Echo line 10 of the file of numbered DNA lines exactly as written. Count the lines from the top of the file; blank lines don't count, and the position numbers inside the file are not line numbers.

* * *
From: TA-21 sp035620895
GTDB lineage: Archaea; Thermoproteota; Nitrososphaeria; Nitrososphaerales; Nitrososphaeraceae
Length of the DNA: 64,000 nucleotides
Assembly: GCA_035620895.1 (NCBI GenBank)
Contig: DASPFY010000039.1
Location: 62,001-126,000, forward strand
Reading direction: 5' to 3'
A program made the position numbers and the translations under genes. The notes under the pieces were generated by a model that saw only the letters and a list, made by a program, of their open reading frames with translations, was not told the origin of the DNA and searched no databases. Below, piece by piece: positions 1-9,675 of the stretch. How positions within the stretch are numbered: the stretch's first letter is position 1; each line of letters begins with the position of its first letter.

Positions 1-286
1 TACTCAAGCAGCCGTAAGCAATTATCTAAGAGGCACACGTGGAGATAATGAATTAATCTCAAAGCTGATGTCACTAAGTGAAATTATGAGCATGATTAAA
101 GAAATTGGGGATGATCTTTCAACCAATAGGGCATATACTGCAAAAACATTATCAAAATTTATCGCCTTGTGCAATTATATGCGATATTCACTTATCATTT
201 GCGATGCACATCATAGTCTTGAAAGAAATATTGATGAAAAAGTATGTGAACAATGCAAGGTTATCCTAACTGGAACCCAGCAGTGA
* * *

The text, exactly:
1 TACTCAAGCAGCCGTAAGCAATTATCTAAGAGGCACACGTGGAGATAATGAATTAATCTCAAAGCTGATGTCACTAAGTGAAATTATGAGCATGATTAAA